So, should you buy one? Well, if you have got ₹30
More dynamic, full of V-shape cuts and nasal ridges, the refreshed 3-series is now even better to look at. The prominent creases on the bonnet lend the car a sense of aggression, and this design element mates well with the rest of the look. The double-kidney grille has been reworked, and is in fact more in keeping with the current BMW grilles. The front bumper and chin have been reworked too and add to the strong 'V' look of the nose. The detailing of the headlights is new, there are new tail-lamps and new 3, finally, has larger and more practical mirrors.
A new alloy wheel design and a lip on the rear bumper complete the cosmetic mods to the 3-series. With all the changes, the car manages to look fresh and attractive. It also comes with a bunch of upgrades in the new Highline trim. The suspension setup is now softer, after complaints about the super-stiff ride, the engine puts out 20bhp more and there's more equipment too. The BMW also remains true to the European luxury car format with the longitudinal engine and rear-wheel-drive layout. And of course, it comes with the 'bad road suspension package' to handle Indian roads.
The interiors are familiar, and the quality of the materials and design continue to impress. This car is feature-rich, especially the Highline version that has the latest version of BMW's iDrive with dedicated short cut keys and a 'back' button. It is more intuitive to use, and the simplified graphic interface is nicer too.
You pay in excess of ₹30 lakh for this car and expect loads of space for that price. Sadly, the huge transmission tunnel and limited width makes it a four-seater at best. But while space may be limited, comfort for individual passengers isn't. Six-foot drivers will have nothing to worry about for there's enough headroom to keep them happy.
The 320d's simplistic and elegant dashboard feels nice. The switches and plastics, buttons, seats and steering wheel are all lovely to touch, with impeccably finished surfaces. Only the one-push wiper stalk takes some getting used to. The BMW's cabin seems like it's been designed to keep distractions to a minimum and get on with the job of driving hard.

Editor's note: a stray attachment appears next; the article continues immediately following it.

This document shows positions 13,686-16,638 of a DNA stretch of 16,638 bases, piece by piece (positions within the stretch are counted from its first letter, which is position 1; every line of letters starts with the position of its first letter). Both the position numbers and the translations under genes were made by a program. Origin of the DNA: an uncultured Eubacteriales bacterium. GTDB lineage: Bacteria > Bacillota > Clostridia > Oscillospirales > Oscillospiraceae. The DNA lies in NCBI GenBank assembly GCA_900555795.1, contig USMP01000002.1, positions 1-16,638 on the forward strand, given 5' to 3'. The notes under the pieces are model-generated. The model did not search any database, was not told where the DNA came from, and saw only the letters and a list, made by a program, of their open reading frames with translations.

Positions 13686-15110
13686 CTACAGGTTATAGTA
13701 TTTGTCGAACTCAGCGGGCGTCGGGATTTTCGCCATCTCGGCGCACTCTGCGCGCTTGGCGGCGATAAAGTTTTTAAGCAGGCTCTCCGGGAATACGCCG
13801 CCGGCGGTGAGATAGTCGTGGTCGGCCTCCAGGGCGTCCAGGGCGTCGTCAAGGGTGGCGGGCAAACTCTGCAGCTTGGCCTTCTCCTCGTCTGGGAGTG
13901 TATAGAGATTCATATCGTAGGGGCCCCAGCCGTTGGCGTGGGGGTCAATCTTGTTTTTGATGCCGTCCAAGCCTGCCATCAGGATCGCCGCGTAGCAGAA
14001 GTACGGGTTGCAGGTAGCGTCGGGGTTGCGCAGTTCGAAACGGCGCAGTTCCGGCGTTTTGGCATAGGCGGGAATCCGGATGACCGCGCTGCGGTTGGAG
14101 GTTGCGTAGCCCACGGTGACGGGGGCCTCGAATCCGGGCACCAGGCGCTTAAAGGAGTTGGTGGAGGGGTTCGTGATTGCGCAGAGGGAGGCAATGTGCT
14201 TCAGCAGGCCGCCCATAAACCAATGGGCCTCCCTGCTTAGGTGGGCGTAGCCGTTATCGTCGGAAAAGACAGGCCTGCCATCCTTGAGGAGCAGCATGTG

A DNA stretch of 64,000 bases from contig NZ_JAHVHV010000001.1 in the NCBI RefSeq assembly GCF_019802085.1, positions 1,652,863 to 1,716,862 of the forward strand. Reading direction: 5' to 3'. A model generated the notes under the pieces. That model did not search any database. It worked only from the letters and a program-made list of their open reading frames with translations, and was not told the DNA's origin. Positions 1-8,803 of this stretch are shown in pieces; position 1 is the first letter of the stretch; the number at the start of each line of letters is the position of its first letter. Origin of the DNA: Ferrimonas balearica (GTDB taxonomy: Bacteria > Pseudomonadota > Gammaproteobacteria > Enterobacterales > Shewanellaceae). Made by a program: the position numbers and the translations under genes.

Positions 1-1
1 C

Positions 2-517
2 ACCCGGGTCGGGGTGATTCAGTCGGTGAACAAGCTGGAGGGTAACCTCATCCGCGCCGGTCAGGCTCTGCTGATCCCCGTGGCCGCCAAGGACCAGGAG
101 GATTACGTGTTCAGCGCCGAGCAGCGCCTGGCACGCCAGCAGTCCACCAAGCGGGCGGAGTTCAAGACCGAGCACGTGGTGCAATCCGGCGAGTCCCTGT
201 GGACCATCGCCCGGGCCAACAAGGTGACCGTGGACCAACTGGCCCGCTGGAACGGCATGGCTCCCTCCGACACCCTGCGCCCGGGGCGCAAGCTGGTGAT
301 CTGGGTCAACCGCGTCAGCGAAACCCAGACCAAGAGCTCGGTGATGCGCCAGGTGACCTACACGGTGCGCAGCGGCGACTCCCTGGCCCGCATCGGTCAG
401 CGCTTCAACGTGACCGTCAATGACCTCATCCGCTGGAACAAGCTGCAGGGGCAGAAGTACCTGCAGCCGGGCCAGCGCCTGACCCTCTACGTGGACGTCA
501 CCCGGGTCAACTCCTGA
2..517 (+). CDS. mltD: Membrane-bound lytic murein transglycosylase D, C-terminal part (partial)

While this car is all about the driver's seat, many will choose to enjoy it from the rear seat too, which is the most comfortable in its class. Still, legroom is only decent, headroom is slightly cramped. There's enough thigh support and even small things like the door pads are impressive. At 460litres bootspace is adequate.
Performance & Economy >
The engine remains unchanged, but with 177bhp and a 8.7 second 0-100kph sprint, one can't complain. The BMW's 2.0-litre in-line four-cylinder motor has been tweaked to make 177bhp at 4000rpm and 35kgm of torque at 1750-2000rpm. Power delivery is very linear and it builds up speeds quickly but subtly.
In traffic, the BMW's gearbox is responsive, with almost instant kickdowns; in fact, thanks to its strong midrange, it is even more usable than the considerably more powerful petrol 325i. It revs smoothly, but the six-speed automatic transmission, which also has a manual override, sometimes shifts down in a lazy manner.
This is a diesel that doesn't mind being revved, the engine pulling strongly even in the top end of its rev range. Triple-digit cruising speeds are very easy to maintain and overtaking is not a problem on the highway. Refinement? The BMW's updated engine is also easy on the ear and remarkably refined; it's only the suspension noise on rough surfaces that spoils the tranquility.
The new 3-series also uses BMW's Efficient Dynamics technology, which is basically a set of revisions that are set to improve fuel economy. The BMW 320d returned 10.6 in the city and 14.4 on the highway.
Ride & Handling
The ride quality is relatively pliant and comfortable with most sharp-edged bumps rounded off. There is still plenty of stiffness in the springs and large holes are felt as thumps in the cabin, but the car is comfortable over most Indian roads.
What's great is that none of the famed BMW dynamics have been lost. The 320d remains the keen driver's choice. Stability, even at speeds beyond 200kph, is now rock solid with none of the wandering and vagueness that plagued the earlier version on the softer setup.
The car also entices you into piling into a corner at high speed, the spot-on body control and sense of perfect weight distribution urging you on. And while the weighty steering is very good, feedback is a little inconsistent, coming in waves. The stiff run-flat tyres and suspension make the ride quite abrupt and even jarring but it shrugs off bumps so quickly that it's rarely unsettling.
So, should you buy one? Well, if you have got ₹30.5 lakh to spend on a luxury car, drop your cheque here. The most comfortable, the most refined, the most powerful, the fastest and best driving car has just gone and got a whole lot better, with no change in the price. The latest upgrades make the 320d more powerful and refined than ever, while faultless cabin quality and a supremely enjoyable driving experience seal the victory. The competition better wake up.
What it costs
Ex-showroom (Delhi) 48.32-55.4 lakh
Warranty 24 months /unlimited
Installation Front, longitudinal
Compression ratio 16:1
Valve gear 4 valves per cyl, DOHC
Power 177bhp at 4000rpm
Torque 35.6kgm at 1750-2500rpm
Power to weight 116.4bhp per tonne
Gearbox 6-speed auto
Chassis & Body
Tyres 225/50 R16
Front Independent, double joint spring strut suspension, anti-roll bar
Rear Independent, five-link axle, anti-roll bar
Type Rack and pinion
Type of power assist Hydraulic assist
Front Ventilated disc
City 10.6 kpl
Tank size 70 litres
Range at a glance - Engines
Petrol 3.2 litre
Diesel 2.0 litre